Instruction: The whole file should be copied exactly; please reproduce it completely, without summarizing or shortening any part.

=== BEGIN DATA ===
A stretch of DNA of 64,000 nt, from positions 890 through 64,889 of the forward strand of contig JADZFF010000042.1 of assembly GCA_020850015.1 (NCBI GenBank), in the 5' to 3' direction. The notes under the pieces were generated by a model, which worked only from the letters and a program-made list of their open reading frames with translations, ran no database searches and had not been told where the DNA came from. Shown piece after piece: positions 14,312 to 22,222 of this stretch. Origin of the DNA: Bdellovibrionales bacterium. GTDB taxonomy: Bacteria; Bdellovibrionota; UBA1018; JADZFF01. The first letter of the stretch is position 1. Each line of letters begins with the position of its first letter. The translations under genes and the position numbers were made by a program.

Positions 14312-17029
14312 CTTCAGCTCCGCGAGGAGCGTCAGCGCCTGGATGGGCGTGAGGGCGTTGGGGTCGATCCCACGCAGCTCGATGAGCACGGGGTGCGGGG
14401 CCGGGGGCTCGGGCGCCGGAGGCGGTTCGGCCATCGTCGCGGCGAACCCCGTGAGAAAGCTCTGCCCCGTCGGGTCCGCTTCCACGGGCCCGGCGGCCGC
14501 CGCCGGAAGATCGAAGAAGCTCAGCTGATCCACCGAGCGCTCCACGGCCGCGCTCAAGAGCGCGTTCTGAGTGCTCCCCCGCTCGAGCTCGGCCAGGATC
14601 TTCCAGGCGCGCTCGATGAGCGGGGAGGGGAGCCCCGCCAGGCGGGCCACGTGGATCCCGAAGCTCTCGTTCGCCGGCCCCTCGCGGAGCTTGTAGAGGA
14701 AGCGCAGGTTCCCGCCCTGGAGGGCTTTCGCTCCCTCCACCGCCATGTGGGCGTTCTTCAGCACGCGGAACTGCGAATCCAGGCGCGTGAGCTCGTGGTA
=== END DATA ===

A stretch of DNA of 64,000 nt, from positions 890 through 64,889 of the forward strand of contig JADZFF010000042.1 of assembly GCA_020850015.1 (NCBI GenBank), in the 5' to 3' direction. The notes under the pieces were generated by a model, which worked only from the letters and a program-made list of their open reading frames with translations, ran no database searches and had not been told where the DNA came from. Shown piece after piece: positions 14,312 to 22,222 of this stretch. Origin of the DNA: Bdellovibrionales bacterium. GTDB taxonomy: Bacteria; Bdellovibrionota; UBA1018; JADZFF01. The first letter of the stretch is position 1. Each line of letters begins with the position of its first letter. The translations under genes and the position numbers were made by a program.

Positions 14312-17029
14312 CTTCAGCTCCGCGAGGAGCGTCAGCGCCTGGATGGGCGTGAGGGCGTTGGGGTCGATCCCACGCAGCTCGATGAGCACGGGGTGCGGGG
14401 CCGGGGGCTCGGGCGCCGGAGGCGGTTCGGCCATCGTCGCGGCGAACCCCGTGAGAAAGCTCTGCCCCGTCGGGTCCGCTTCCACGGGCCCGGCGGCCGC
14501 CGCCGGAAGATCGAAGAAGCTCAGCTGATCCACCGAGCGCTCCACGGCCGCGCTCAAGAGCGCGTTCTGAGTGCTCCCCCGCTCGAGCTCGGCCAGGATC
14601 TTCCAGGCGCGCTCGATGAGCGGGGAGGGGAGCCCCGCCAGGCGGGCCACGTGGATCCCGAAGCTCTCGTTCGCCGGCCCCTCGCGGAGCTTGTAGAGGA
14701 AGCGCAGGTTCCCGCCCTGGAGGGCTTTCGCTCCCTCCACCGCCATGTGGGCGTTCTTCAGCACGCGGAACTGCGAATCCAGGCGCGTGAGCTCGTGGTA